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# Graphing Functions using Transformations

To draw graphs quickly without plotting many points is an invaluable skill. Familiarity with shapes of some basic functions will help to graph other complicated functions.

Graphing Functions using Transformations

A picture is worth a thousand words” is a well known proverb. To know about a function well, its graph will help us more than its analytical expression. To draw graphs quickly without plotting many points is an invaluable skill. Familiarity with shapes of some basic functions will help to graph other complicated functions. Understanding and usage of symmetry and transformations will then enable to strengthen graphing abilities. This section is not simply a data base of graphs, we learn some methods to graph certain functions.

Suppose that we want to draw or sketch the curve of the function y = 2 sin(x 1) + 3. At the very first sight it looks that it is very difficult to draw the curve representing this function. But it will be very easy to draw after understanding the content of this section.

If we know a half of a graph is the mirror image of the other half with respective to a line, or a graph can be obtained just by moving a known graph in some direction, then we can draw the new one using the known one. Moreover if we know that a graph can be obtained by enlarging or shrinking a known one, then also we can draw the new one using the known ones.

The following type of transformations play very important roles in graphing.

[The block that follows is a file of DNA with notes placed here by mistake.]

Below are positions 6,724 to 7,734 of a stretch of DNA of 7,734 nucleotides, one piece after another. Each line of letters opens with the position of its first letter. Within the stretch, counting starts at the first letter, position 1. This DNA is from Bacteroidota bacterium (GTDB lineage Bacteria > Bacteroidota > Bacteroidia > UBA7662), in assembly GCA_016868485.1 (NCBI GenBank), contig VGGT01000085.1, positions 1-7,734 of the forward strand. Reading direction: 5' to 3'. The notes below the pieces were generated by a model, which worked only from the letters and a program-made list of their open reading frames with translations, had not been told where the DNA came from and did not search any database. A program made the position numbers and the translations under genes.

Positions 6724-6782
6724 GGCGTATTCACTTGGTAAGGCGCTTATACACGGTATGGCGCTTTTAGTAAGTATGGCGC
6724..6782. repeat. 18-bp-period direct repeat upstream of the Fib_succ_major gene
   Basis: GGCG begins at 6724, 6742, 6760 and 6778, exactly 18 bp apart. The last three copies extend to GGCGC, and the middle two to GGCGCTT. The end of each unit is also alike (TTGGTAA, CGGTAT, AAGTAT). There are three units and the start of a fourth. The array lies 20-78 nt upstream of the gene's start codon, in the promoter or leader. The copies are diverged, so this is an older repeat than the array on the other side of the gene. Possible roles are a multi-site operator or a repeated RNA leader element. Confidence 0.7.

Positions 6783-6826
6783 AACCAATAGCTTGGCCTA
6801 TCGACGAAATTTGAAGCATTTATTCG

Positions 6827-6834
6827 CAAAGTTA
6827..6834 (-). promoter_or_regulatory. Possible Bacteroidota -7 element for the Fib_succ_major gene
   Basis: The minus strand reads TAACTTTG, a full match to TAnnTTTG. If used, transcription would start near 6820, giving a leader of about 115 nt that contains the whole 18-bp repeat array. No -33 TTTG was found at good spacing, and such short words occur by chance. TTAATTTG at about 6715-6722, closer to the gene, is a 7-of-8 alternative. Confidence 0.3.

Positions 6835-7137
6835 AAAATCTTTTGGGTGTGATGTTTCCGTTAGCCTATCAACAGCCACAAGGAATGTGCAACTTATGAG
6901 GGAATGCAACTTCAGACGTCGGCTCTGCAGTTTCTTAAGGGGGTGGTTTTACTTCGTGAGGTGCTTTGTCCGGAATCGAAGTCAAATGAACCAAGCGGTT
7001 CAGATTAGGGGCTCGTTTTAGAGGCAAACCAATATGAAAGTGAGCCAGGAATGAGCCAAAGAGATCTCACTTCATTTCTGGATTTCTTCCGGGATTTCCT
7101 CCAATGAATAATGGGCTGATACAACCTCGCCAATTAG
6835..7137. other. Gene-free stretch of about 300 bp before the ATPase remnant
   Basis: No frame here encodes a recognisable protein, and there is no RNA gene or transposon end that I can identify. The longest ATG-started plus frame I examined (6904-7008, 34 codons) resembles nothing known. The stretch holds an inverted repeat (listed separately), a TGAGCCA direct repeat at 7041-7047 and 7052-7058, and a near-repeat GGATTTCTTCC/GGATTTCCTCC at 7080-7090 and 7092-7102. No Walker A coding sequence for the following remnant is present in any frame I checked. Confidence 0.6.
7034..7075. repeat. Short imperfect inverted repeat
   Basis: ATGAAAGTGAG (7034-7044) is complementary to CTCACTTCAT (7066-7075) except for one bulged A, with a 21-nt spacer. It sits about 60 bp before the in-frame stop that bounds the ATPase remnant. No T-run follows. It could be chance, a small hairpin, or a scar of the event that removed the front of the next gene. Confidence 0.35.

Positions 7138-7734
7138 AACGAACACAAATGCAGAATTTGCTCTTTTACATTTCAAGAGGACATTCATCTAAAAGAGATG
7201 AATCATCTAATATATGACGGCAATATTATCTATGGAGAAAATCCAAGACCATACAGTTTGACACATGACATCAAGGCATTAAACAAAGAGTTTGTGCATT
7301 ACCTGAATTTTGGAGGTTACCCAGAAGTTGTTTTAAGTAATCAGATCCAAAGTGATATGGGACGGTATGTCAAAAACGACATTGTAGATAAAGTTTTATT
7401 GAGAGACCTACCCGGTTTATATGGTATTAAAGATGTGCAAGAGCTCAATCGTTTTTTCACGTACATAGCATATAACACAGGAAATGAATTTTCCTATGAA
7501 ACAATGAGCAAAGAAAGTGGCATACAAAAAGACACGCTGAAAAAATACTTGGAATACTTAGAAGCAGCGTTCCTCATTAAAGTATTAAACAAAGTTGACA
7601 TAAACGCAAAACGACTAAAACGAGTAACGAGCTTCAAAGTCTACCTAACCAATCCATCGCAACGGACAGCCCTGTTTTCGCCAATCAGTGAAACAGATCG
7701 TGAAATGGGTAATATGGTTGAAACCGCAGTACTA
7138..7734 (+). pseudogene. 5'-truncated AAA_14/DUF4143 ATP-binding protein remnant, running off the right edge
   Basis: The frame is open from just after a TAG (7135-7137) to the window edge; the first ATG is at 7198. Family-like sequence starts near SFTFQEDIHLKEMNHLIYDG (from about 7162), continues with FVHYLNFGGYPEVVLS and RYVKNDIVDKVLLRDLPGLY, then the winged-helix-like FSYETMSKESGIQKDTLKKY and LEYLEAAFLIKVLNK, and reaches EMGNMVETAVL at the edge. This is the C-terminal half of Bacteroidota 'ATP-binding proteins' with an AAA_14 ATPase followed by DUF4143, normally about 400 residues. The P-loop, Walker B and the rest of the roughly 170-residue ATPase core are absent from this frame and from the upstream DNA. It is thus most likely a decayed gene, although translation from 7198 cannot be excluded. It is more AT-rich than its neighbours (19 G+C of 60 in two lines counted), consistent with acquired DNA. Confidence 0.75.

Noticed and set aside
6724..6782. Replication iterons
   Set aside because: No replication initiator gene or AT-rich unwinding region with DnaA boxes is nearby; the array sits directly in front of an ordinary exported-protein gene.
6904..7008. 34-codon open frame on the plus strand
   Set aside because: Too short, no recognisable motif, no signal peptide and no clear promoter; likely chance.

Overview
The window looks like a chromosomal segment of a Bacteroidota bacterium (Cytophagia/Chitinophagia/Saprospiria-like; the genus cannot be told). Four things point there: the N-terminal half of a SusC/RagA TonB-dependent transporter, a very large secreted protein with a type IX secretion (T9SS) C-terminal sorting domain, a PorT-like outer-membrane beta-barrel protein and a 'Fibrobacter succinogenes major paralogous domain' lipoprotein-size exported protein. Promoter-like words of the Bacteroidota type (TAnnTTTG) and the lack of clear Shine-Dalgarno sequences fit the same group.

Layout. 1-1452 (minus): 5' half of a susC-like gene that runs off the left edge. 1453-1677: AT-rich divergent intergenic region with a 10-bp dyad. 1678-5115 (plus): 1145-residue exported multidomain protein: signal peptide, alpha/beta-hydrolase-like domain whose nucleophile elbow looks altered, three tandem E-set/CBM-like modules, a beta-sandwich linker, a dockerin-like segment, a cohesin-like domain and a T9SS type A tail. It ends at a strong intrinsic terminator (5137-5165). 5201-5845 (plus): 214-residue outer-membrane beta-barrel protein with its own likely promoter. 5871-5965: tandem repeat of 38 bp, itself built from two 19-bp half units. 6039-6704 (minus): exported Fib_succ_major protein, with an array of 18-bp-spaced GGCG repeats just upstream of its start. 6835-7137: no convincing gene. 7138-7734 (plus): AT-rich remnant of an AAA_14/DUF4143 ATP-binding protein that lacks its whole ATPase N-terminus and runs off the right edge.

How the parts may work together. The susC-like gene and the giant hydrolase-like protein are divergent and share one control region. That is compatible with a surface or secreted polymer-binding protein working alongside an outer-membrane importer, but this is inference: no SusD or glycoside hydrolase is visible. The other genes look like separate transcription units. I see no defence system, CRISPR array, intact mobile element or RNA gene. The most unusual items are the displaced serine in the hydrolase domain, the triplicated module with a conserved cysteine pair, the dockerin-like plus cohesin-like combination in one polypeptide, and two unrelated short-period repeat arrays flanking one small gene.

i.            Reflection

ii.            Translation

iii.            Dilations.

In the case of reflections and translations, they produce graphs congruent to the original graph; that is, the size and the shape of the graph does not change, but in dilation, it produce graphs with shapes related to those of the original graph.

Reflection

The reflection of the graph of a function with respect to a line is the graph that is symmetric to it with respect to . A reflection is the mirror image of the graph where line is the mirror of the reflection. (See Figure 1.47.)

Here f is the mirror image of f with respect to . Every point of f has a corresponding image in f’ . Some useful reflections of y = f(x) are

i.            The graph y = −f(x) is the reflection of the graph of f about the x-axis.

ii.            The graph y = f(−x) is the reflection of the graph of f about the y-axis.

iii.            The graph of y = f1(x) is the reflection of the graph of f in y = x.

Illustration 1.5  Consider the functions:

For the curve f(x) = x2, −f(x) = −x2. Hence, y = −x2 is the reflection of y = x2 about x-axis. (See Figure 1.48.)

Illustration 1.6  Consider the positive branches of

We know that, y = ex is the inverse function of y = loge x and hence y = ex is the reflection of

= loge x about y = x. (See Figure 1.50.)

Translation

A translation of a graph is a vertical or horizontal shift of the graph that produces congruent graphs.

The graph of